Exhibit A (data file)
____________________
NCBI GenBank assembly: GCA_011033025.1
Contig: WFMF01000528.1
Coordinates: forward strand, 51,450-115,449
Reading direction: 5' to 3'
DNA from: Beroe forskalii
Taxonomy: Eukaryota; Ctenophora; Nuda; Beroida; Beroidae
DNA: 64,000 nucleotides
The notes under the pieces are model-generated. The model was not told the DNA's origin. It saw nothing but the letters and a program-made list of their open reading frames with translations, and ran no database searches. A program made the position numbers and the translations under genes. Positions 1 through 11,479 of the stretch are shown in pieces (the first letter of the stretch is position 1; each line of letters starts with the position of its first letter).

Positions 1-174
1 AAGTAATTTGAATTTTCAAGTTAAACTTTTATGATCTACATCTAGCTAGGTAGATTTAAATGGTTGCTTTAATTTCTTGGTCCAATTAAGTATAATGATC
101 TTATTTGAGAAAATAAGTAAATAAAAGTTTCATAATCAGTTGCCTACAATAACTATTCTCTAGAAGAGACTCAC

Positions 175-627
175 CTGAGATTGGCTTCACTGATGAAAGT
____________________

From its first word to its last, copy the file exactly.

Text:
NCBI GenBank assembly: GCA_011033025.1
Contig: WFMF01000528.1
Coordinates: forward strand, 51,450-115,449
Reading direction: 5' to 3'
DNA from: Beroe forskalii
Taxonomy: Eukaryota; Ctenophora; Nuda; Beroida; Beroidae
DNA: 64,000 nucleotides
The notes under the pieces are model-generated. The model was not told the DNA's origin. It saw nothing but the letters and a program-made list of their open reading frames with translations, and ran no database searches. A program made the position numbers and the translations under genes. Positions 1 through 11,479 of the stretch are shown in pieces (the first letter of the stretch is position 1; each line of letters starts with the position of its first letter).

Positions 1-174
1 AAGTAATTTGAATTTTCAAGTTAAACTTTTATGATCTACATCTAGCTAGGTAGATTTAAATGGTTGCTTTAATTTCTTGGTCCAATTAAGTATAATGATC
101 TTATTTGAGAAAATAAGTAAATAAAAGTTTCATAATCAGTTGCCTACAATAACTATTCTCTAGAAGAGACTCAC

Positions 175-627
175 CTGAGATTGGCTTCACTGATGAAAGT